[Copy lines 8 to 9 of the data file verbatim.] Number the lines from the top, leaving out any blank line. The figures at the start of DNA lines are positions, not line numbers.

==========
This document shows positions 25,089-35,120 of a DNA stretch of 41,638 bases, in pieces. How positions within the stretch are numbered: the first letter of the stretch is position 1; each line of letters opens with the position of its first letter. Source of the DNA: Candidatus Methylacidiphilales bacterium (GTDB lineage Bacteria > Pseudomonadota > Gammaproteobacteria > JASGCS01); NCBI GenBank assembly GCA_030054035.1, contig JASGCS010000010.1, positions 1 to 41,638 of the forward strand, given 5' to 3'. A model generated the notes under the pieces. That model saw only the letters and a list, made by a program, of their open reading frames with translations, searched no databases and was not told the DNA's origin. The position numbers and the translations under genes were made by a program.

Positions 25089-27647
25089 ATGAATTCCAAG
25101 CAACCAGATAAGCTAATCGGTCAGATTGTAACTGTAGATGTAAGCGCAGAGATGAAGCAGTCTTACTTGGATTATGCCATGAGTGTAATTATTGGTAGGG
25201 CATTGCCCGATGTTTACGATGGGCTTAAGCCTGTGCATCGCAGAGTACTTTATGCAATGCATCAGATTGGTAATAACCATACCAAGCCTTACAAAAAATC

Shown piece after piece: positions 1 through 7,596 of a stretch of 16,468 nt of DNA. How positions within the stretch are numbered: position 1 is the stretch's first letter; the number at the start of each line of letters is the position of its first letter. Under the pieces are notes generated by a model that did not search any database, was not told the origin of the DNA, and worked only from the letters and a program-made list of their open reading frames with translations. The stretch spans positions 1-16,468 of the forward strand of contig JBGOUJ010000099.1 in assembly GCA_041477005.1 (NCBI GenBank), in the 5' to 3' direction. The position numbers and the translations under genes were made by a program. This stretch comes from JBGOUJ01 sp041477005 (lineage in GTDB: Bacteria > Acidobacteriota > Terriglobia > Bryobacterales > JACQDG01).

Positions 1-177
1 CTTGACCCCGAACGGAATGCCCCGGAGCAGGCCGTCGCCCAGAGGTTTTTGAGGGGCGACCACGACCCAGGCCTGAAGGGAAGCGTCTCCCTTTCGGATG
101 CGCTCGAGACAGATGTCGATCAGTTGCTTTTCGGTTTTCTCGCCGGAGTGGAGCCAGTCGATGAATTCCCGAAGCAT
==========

1 CTTGACCCCGAACGGAATGCCCCGGAGCAGGCCGTCGCCCAGAGGTTTTTGAGGGGCGACCACGACCCAGGCCTGAAGGGAAGCGTCTCCCTTTCGGATG
101 CGCTCGAGACAGATGTCGATCAGTTGCTTTTCGGTTTTCTCGCCGGAGTGGAGCCAGTCGATGAATTCCCGAAGCAT